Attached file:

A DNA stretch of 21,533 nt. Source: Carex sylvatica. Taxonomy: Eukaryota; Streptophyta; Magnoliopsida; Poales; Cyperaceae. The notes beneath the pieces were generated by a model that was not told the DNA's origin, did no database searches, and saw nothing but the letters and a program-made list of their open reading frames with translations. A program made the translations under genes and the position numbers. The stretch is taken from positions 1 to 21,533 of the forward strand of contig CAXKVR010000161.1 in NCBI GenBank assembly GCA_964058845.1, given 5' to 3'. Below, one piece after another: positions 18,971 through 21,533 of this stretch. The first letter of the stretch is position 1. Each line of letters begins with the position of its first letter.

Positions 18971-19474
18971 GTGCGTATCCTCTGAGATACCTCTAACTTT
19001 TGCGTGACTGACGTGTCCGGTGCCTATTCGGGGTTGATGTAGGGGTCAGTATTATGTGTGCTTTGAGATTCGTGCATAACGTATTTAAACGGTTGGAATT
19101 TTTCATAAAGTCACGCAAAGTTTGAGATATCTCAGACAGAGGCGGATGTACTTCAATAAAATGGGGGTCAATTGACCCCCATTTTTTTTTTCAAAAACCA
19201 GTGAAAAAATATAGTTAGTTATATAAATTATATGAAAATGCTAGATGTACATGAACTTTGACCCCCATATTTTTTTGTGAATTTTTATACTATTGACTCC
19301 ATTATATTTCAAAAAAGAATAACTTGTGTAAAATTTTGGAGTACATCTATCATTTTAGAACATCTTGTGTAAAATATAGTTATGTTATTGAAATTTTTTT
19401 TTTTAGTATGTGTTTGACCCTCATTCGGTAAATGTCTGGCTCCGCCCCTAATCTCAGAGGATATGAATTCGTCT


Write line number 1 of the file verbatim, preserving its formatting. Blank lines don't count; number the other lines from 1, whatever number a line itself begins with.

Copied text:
A DNA stretch of 21,533 nt. Source: Carex sylvatica. Taxonomy: Eukaryota; Streptophyta; Magnoliopsida; Poales; Cyperaceae. The notes beneath the pieces were generated by a model that was not told the DNA's origin, did no database searches, and saw nothing but the letters and a program-made list of their open reading frames with translations. A program made the translations under genes and the position numbers. The stretch is taken from positions 1 to 21,533 of the forward strand of contig CAXKVR010000161.1 in NCBI GenBank assembly GCA_964058845.1, given 5' to 3'. Below, one piece after another: positions 18,971 through 21,533 of this stretch. The first letter of the stretch is position 1. Each line of letters begins with the position of its first letter.